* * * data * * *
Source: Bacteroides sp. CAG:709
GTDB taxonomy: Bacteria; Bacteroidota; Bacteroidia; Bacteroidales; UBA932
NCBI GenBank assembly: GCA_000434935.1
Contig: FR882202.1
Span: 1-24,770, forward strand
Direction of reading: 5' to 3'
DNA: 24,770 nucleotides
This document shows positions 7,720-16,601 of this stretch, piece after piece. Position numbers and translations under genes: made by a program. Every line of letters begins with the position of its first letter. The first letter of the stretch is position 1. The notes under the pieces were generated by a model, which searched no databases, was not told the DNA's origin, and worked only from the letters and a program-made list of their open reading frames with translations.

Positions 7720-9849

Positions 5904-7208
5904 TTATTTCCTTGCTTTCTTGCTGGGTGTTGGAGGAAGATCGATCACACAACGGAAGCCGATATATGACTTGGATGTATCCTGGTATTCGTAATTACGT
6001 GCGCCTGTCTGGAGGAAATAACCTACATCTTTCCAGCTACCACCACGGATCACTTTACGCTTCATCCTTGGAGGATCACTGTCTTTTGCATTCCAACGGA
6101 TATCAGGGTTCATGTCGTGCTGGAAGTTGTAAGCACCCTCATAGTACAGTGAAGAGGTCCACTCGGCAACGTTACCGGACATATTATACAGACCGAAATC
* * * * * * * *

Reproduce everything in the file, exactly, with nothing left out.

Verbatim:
Source: Bacteroides sp. CAG:709
GTDB taxonomy: Bacteria; Bacteroidota; Bacteroidia; Bacteroidales; UBA932
NCBI GenBank assembly: GCA_000434935.1
Contig: FR882202.1
Span: 1-24,770, forward strand
Direction of reading: 5' to 3'
DNA: 24,770 nucleotides
This document shows positions 7,720-16,601 of this stretch, piece after piece. Position numbers and translations under genes: made by a program. Every line of letters begins with the position of its first letter. The first letter of the stretch is position 1. The notes under the pieces were generated by a model, which searched no databases, was not told the DNA's origin, and worked only from the letters and a program-made list of their open reading frames with translations.

Positions 7720-9849

Positions 5904-7208
5904 TTATTTCCTTGCTTTCTTGCTGGGTGTTGGAGGAAGATCGATCACACAACGGAAGCCGATATATGACTTGGATGTATCCTGGTATTCGTAATTACGT
6001 GCGCCTGTCTGGAGGAAATAACCTACATCTTTCCAGCTACCACCACGGATCACTTTACGCTTCATCCTTGGAGGATCACTGTCTTTTGCATTCCAACGGA
6101 TATCAGGGTTCATGTCGTGCTGGAAGTTGTAAGCACCCTCATAGTACAGTGAAGAGGTCCACTCGGCAACGTTACCGGACATATTATACAGACCGAAATC